Tyler Cowen is one of the greatest minds of our times, and one of the economists who have influenced Bryan Caplan—my favorite living thinker.
Excerpts from the interview I did for Business Standard when he was in Delhi:
“Q. You think that an artist is as much a trader as a businessman, and that the making of a Bollywood movie demands as much talent as that of a Satyajit Ray movie. Many would disagree with that.
A. They should try making a good Bollywood movie. When you make a Bollywood movie, a lot of co-ordination is required. In my view, it is not less of an art than a Satyajit Ray movie. It is harder to make a commercial movie, because the audience has less patience with you. You really have to grab their attention somehow.
Q. Why do you think that Amartya Sen has done good work in economics, despite the fact that he underestimates the importance of corporations and capitalism in eradicating poverty?
A. I think that he grossly underestimates the importance of corporations and capitalism, but, he has done a lot of good work. His work on missing women is important. His work on development and capabilities is very important. But, when it comes to policy, I think he is often wrong.”
Read the whole interview here: Wal-Mart will help improve agricultural productivity in India: Tyler Cowen
Post Script: When I asked about his colleague Robin Hanson’s position that the overall effect of medicine on the well being of mankind is very close to zero, Tyler cited Robin’s actions as evidence: “Robin has a point, but he likes to exaggerate. Robin goes to doctors. One day I saw Robin arguing with people saying that doctors are useless. But, the same evening, while Robin was having his dinner–He was having fish–a bone stuck in his throat. He quickly went to see a doctor to take it out.”But, I just read this on Tyler Cowen’s blog: “It’s funny how Bryan thinks he can cite my actions as evidence against the correct belief. That’s absurd; for instance I also don’t act as if determinism is true, but citing that doesn’t settle the matter.”
“Tyler has an astronomical IQ (perhaps even higher than Robin Hanson), overflowing creativity, an obsessive work ethic, an almost perfectly even temperament, and an unbroken record of fair, honest dealing.
The paradoxes: Tyler is…
- an introvert who’s a natural leader
- the most meritocratic guy I know, though he doesn’t believe in merit
- one of the most intellectually stubborn people I know, despite (because of?) his often promiscuous open-mindedness
- the giver of the best and worst career advice I’ve ever gotten (fortunately I know when to listen!)
- obsessed with the future, despite his lack of interest in reproducing
- a pragmatist and consequentialist who practices a largely deontological ethic; and
- my intellectual conscience, despite our ceaseless disagreements.
Oh, did I mention that if I hadn’t met Tyler fourteen years ago, it’s fairly likely that I wouldn’t even be a professor?”
“Q. You said that people themselves should take initiative instead of waiting for the Maa Baap Sarkar to do something about corruption. But, when a government official asks me a bribe, isn’t it true that I am better off if I simply pay the bribe?
A. Exactly. Individuals cannot fight corruption. But, the Indian business community can do something about it. If no one is going to give a bribe, what is the government official going to do? You need collective action, and the businessmen who refuse to co-operate should face the threat of ostracism. They have to know that if your fellow businessmen find out, you will be out of business. The cost of being found out is much bigger than the benefit from a single contract.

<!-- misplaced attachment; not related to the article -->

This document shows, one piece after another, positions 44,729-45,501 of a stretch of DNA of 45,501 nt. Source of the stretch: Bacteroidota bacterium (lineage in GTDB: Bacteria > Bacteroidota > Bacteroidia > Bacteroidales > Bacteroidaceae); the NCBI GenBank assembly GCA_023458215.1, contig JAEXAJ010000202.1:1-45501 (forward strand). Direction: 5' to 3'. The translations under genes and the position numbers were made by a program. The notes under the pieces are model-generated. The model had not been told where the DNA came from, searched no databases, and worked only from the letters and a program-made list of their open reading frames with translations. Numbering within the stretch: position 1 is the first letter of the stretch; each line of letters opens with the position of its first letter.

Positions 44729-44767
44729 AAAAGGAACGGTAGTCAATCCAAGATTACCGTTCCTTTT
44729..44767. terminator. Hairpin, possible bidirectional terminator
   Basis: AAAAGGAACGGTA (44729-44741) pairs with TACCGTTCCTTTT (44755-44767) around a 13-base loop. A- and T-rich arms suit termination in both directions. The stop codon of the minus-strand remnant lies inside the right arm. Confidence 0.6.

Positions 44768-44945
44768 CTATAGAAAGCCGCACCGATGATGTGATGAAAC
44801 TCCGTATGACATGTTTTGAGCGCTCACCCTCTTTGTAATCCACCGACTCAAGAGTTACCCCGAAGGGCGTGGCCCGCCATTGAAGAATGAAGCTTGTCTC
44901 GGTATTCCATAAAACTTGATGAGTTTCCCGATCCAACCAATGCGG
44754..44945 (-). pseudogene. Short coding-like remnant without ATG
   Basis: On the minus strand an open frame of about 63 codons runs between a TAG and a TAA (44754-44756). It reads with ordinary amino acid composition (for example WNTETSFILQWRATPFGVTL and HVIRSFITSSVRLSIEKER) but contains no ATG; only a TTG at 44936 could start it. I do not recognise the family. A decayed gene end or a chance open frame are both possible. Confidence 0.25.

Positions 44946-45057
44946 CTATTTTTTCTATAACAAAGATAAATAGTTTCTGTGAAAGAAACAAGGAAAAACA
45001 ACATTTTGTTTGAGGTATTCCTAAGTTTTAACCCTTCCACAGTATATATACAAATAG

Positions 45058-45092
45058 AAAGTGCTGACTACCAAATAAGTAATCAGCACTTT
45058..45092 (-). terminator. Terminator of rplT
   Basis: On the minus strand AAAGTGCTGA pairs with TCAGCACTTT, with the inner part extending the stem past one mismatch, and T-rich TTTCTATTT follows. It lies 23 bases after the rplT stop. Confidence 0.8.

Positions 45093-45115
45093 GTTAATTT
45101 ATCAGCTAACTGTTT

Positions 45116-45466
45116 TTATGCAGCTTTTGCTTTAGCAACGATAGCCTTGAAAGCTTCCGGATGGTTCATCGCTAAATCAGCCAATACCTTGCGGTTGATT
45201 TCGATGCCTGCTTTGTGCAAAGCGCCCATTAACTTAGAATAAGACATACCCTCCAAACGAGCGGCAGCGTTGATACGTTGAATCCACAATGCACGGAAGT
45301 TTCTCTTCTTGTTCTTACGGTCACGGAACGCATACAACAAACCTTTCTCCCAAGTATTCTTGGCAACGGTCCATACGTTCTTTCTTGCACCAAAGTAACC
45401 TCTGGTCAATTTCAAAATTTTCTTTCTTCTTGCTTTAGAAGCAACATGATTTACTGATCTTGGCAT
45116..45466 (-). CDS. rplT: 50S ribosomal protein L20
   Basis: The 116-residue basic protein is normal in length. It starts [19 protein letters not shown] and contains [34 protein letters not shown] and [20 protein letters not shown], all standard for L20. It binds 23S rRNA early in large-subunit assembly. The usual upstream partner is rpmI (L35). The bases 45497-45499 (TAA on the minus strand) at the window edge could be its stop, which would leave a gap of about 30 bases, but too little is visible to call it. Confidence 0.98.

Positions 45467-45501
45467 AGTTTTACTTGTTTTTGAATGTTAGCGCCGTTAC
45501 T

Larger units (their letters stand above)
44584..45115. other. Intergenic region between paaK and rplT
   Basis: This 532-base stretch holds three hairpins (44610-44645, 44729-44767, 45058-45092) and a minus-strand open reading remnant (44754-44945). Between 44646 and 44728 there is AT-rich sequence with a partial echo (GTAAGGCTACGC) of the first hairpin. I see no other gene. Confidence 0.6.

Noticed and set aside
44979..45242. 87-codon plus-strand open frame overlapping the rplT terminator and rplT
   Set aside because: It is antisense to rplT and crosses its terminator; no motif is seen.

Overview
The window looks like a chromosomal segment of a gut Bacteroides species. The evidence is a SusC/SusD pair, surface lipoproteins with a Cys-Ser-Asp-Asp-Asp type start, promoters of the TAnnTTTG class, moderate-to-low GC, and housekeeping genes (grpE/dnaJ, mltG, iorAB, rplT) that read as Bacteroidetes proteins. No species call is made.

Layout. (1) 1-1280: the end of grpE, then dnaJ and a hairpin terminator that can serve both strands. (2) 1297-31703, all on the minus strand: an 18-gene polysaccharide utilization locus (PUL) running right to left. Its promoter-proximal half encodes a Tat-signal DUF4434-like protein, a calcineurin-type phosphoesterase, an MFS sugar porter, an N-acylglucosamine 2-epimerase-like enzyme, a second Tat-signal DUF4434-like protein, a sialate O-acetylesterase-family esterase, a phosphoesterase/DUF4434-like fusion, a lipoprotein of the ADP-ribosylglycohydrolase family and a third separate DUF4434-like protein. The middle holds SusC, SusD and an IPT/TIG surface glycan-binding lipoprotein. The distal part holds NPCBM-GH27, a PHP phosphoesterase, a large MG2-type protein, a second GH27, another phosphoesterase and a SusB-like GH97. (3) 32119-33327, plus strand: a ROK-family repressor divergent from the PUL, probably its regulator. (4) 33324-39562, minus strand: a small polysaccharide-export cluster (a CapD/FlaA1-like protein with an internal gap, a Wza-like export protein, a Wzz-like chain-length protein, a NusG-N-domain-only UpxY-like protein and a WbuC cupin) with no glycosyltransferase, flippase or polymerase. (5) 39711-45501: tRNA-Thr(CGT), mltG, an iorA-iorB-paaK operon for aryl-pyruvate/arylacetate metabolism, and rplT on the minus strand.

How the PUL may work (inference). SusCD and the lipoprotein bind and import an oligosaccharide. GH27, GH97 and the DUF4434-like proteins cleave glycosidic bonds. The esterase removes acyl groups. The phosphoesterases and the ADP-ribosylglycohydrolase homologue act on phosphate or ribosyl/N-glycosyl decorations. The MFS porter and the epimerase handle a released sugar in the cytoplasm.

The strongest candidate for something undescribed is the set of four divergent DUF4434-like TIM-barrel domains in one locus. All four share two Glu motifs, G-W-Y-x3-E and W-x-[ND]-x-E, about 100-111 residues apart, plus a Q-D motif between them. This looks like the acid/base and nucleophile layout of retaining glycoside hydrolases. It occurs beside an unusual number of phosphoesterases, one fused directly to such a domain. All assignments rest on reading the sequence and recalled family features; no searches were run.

Q. The present day Somalia has a similar system to enforce contracts, and there were similar societies in the past. What is the likelihood of India having such a system to fight corruption?
A. There were many places where there were institutions which were exactly of this nature, under the threat of sanctions by fellow businessmen. Indian businessmen and business school professors should see that this deserves more serious study. It makes little sense to argue that such a system will never work in India. Why not look into it and see what the chances are? I am not offering this as a ready solution or as a ready package.”
“Q. If the public sector has to spend money, it has to be taken from the private sector. It has to be taxed. If the private sector does not have enough funds to make the necessary investment, where does the money come from?
A. In a way, the governments can take a long-term view when compared to the private sector. How much can the government actually spend? It depends on the country’s medium term fiscal sustainability. Unlike the private sector, the public sector can think of tomorrow, and spend today. But, that spending should not be wasted. That will be bad governance. You have to actually have a very strong governance system. The public should be able to ensure good governance.
Q. It almost never happens. The common people in India are not sophisticated policy analysts. A large number of people can barely read.
A. You have to have good fiscal principles. There should be transparency. A lot of countries do have a better model of governance, and a better macroeconomic framework. Even in Asia, the more advanced economies like Singapore, Hongkong, have clear fiscal rules. The way the public money is being spent can be monitored by the public. A lot many countries in South Asia have more chronic fiscal problems. It is important that a country has a long term fiscal plan to achieve sustainability. If you lose that, if you deviate from that track, then the market loses confidence. There is definitely a trade-off.”